The last group which is far from small is made impotent by the sheer weight of numbers of the first group although, to be cynical, the weight of numbers depends on that weight being well fed and entertained.
It may be that this is just the normal condition of humanity - as applicable to the Roman Empire as the modern West: a struggling mass, a manipulative ruling class and those who cannot but see how the trick is performed.
Knowing Is Resisting
However, a new factor may be the degree to which an understanding of psychology itself arms the 'rebels' as much as the elites.
For example, the experimental work in the wake of the authoritarian fascism of the 1930s and 1940s, notably that of Stanley Milgram, caused horror rather than emulation and it drove ruling elites increasingly towards 'soft' forms of social management.
At the same time, Milgram's work is known to far more people than just the 'rebels' in society and this has helped them become more resistant to blind authority and command.
Ordinary soldiers are increasingly volunteers from the least well educated and poorest comunities and are less likely to be conscripts for good reason - better educated conscripts are no longer prepared to accept authoritarian claims to knowledge.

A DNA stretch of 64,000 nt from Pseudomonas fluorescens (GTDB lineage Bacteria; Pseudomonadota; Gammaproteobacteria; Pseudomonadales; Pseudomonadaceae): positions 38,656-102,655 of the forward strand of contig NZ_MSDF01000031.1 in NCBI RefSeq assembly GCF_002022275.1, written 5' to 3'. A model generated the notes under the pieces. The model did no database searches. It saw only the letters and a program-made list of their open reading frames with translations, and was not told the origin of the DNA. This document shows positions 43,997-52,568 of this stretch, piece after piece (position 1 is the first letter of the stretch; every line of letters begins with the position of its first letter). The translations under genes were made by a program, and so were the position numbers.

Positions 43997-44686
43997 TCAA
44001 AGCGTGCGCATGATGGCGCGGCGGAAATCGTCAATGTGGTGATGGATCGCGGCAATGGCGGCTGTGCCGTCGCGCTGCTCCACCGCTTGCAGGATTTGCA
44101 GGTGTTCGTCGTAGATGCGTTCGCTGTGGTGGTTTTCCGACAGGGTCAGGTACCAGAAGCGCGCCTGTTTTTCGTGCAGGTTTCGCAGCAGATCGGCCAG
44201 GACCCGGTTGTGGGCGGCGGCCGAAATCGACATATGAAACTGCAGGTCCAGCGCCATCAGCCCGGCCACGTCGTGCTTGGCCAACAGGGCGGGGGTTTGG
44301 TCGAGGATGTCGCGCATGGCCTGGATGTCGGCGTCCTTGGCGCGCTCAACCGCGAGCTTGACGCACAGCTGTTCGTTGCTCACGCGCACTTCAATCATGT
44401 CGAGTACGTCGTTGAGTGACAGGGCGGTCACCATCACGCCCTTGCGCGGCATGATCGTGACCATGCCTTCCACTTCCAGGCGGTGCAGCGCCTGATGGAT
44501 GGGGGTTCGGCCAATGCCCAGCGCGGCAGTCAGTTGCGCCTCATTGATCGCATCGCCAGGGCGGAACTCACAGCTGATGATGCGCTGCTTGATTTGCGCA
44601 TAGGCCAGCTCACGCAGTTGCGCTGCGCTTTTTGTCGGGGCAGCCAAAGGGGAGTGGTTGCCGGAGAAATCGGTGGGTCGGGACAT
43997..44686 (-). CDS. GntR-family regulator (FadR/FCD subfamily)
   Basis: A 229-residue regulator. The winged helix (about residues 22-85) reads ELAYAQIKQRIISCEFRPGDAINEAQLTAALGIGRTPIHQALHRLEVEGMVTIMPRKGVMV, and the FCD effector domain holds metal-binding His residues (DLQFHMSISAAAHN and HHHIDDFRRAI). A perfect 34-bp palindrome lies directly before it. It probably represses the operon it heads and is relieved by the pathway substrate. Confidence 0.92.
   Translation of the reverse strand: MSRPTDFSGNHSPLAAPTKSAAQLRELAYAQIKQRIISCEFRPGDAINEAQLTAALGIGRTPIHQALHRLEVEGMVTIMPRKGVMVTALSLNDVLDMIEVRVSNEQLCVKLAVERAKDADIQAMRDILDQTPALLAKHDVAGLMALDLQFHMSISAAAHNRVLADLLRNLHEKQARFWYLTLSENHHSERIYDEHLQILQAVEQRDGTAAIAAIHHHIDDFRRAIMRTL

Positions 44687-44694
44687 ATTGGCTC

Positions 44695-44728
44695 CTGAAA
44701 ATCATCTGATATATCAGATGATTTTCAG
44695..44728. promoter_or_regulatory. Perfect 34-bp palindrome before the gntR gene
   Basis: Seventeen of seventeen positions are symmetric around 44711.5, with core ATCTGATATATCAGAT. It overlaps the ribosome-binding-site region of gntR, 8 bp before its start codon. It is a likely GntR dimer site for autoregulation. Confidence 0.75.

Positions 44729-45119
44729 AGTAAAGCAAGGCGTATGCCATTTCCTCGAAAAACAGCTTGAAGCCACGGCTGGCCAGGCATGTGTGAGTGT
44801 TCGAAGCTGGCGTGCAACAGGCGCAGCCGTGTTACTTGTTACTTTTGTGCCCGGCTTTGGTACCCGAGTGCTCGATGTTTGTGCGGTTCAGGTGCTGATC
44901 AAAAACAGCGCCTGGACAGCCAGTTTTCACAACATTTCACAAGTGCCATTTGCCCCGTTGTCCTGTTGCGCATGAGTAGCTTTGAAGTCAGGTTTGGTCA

Perhaps some personality types pine for a simple world of command and control and military obedience but the cultural norm is (at least in the Anglo-Saxon world) one of a presumption of liberty and questioning to which ruling elites have now had to adjust.
Governments - as in the recent announcement that the British Government will be using military drones against its own population - are thrown back on intense surveillance and on the isolation and marginalisation of the people who are at the extremes of the political Bell Curve.
In addition, fuelled on the centre-left by the post-Marxist interpretations of thinkers like Gramsci, they are more intent than ever on guiding the centre of the social Bell Curve into territories of automatic self-willed compliance with an authority that presents itself as benign, inclusive and liberal.